Take a look at the beta version of dw.com. We're not done yet! Your opinion can help us make it better.
In spite of Bulgaria's new center-right government, the new prime minister's chances of overcoming mismanagement, corruption and resignation are not good.
Its political birth was long and painful: Sofia lawmakers needed a month to bargain, bluff and negotiate their way toward a new government after early parliamentary elections on October 5
The end result is a new coalition. But it's a minority one formed by the winner of the election - the center-right GERB party of Prime Minister Boyko Borisov (pictured above left) - and the right-wing Reformist bloc. Their non-majority partnership ensures they'll be continually turning to the Patriotic Front and the left ABV party in parliament for support.
Borisov has been prime minister once before. His ambitious promises in 2009 included curb in organized crime and corruption. He was not able to do so.
In February 2013, street protests by the country's increasingly poor citizens eventually led to his downfall. His party's re-election, with him back at the top, is not a surprise, though.
"Bulgaria goes in circles," said Klaus Schrameyer, a former German diplomat in Sofia who spoke with DW. "Voters have lack of political alternatives - no real choice."
Borisov's task today is far more difficult than it was in 2009. His country is in economic ruin, and support for his minority government is uncertain. Cooperation between the right, left and nationalist parties has more to do with shared dread at new elections than similar politics.
Thus far, the two major coalition members have spoken only generally of "raising prosperity" - or, rather unrealistically, of "sustainably increasing incomes" - while the nationalists hope to introduce compulsory voting.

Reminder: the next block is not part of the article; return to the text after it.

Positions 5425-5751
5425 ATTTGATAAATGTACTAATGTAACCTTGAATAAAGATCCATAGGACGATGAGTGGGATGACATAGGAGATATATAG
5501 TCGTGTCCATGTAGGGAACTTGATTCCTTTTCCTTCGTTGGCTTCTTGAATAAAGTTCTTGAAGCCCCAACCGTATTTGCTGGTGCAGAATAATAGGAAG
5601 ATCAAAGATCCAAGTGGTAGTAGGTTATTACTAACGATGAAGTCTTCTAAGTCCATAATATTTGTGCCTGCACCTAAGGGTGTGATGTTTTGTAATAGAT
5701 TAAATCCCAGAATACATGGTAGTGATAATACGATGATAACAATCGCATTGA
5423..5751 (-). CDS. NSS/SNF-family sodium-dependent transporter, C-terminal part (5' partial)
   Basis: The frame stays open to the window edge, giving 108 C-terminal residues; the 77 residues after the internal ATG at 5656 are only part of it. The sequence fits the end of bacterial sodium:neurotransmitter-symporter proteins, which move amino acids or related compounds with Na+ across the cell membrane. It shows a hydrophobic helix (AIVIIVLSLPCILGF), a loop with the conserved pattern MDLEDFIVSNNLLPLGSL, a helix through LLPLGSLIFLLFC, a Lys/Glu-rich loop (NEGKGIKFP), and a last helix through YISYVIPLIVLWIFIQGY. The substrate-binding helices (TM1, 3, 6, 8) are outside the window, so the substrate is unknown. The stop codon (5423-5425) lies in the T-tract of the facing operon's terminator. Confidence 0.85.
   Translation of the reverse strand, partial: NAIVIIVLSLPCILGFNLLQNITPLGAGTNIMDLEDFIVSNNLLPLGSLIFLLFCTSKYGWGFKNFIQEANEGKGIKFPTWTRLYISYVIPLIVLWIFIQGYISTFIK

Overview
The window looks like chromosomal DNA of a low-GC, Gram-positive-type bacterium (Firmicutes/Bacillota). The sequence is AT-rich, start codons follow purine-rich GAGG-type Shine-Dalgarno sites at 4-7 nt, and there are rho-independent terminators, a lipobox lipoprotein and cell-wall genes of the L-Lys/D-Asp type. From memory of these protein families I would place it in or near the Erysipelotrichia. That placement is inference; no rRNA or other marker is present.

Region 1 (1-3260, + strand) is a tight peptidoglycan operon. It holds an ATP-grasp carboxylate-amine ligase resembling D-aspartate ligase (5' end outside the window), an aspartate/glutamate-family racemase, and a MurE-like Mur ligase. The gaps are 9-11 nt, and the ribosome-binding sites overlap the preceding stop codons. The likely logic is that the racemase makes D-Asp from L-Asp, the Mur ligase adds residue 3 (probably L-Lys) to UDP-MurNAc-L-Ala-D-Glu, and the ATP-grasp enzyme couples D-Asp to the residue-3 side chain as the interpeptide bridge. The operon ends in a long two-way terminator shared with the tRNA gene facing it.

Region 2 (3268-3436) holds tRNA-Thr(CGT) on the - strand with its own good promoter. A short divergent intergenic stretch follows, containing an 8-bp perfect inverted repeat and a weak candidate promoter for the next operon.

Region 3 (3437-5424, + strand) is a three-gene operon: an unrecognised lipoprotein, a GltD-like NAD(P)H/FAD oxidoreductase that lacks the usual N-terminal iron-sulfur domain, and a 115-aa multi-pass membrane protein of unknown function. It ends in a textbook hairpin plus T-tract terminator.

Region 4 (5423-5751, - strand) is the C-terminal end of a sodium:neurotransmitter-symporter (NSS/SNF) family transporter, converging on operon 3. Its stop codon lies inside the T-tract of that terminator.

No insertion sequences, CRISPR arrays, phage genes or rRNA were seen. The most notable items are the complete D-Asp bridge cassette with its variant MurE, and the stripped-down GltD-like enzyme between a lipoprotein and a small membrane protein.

"It's like a big grab bag, without any concrete guidelines and strategies, and lacking a contractually binding coalition agreement between all parties," said Johanna Deimel, deputy director of the Southeast Europe Association in Munich. Though reforms are critical in energy policy and banking, for example, the government will probably only manage the status quo, she says.
But even that isn't easy in Bulgaria. The country desperately needs judicial reform, which would shield investigating authorities and the courts from political parties.
Political scientist Anton Todorov has praised the new government for being prepared to make these changes. Whether or not they will be able to implement the reforms is another question, he said, especially when faced with the complicated web of interests within the new government.
One positive sign, at least, is the new government's plan to change the electoral law to put an end to vote-buying. It also plans to make media ownership more transparent. Other ambitious goals include a closer relationship with the European Union and NATO and plans to reduce energy and defense dependence on Russia.
Todorov doubts, however, that much will come of these ambitions. Incoming Deputy Prime Minister Ivaylo Kalfin, of the left-leaning ABW party, backs close ties with Russia and will be pushing for the expansion of Russian energy projects in Bulgaria.
Inter-party conflicts are inevitable. GERB's coalition partner, ABW, negotiated an option into its coalition contract to vote against the government. This will force Borisov to seek shifting majorities and will likely result in an unbalanced government.
"The stability of the new government is on shaky ground," said Deimel. "I think it's very unlikely that it will last a full term, until 2018."
Borisov seems to have planned for this: All the "difficult" ministries - justice, economy, health and social affairs - will not be held by members of his own party. If these departments need to enact painful reforms, Borisov will have ready scapegoats.
And he'll need those scapegoats so that his deepest wish can come true: to become president in 2016.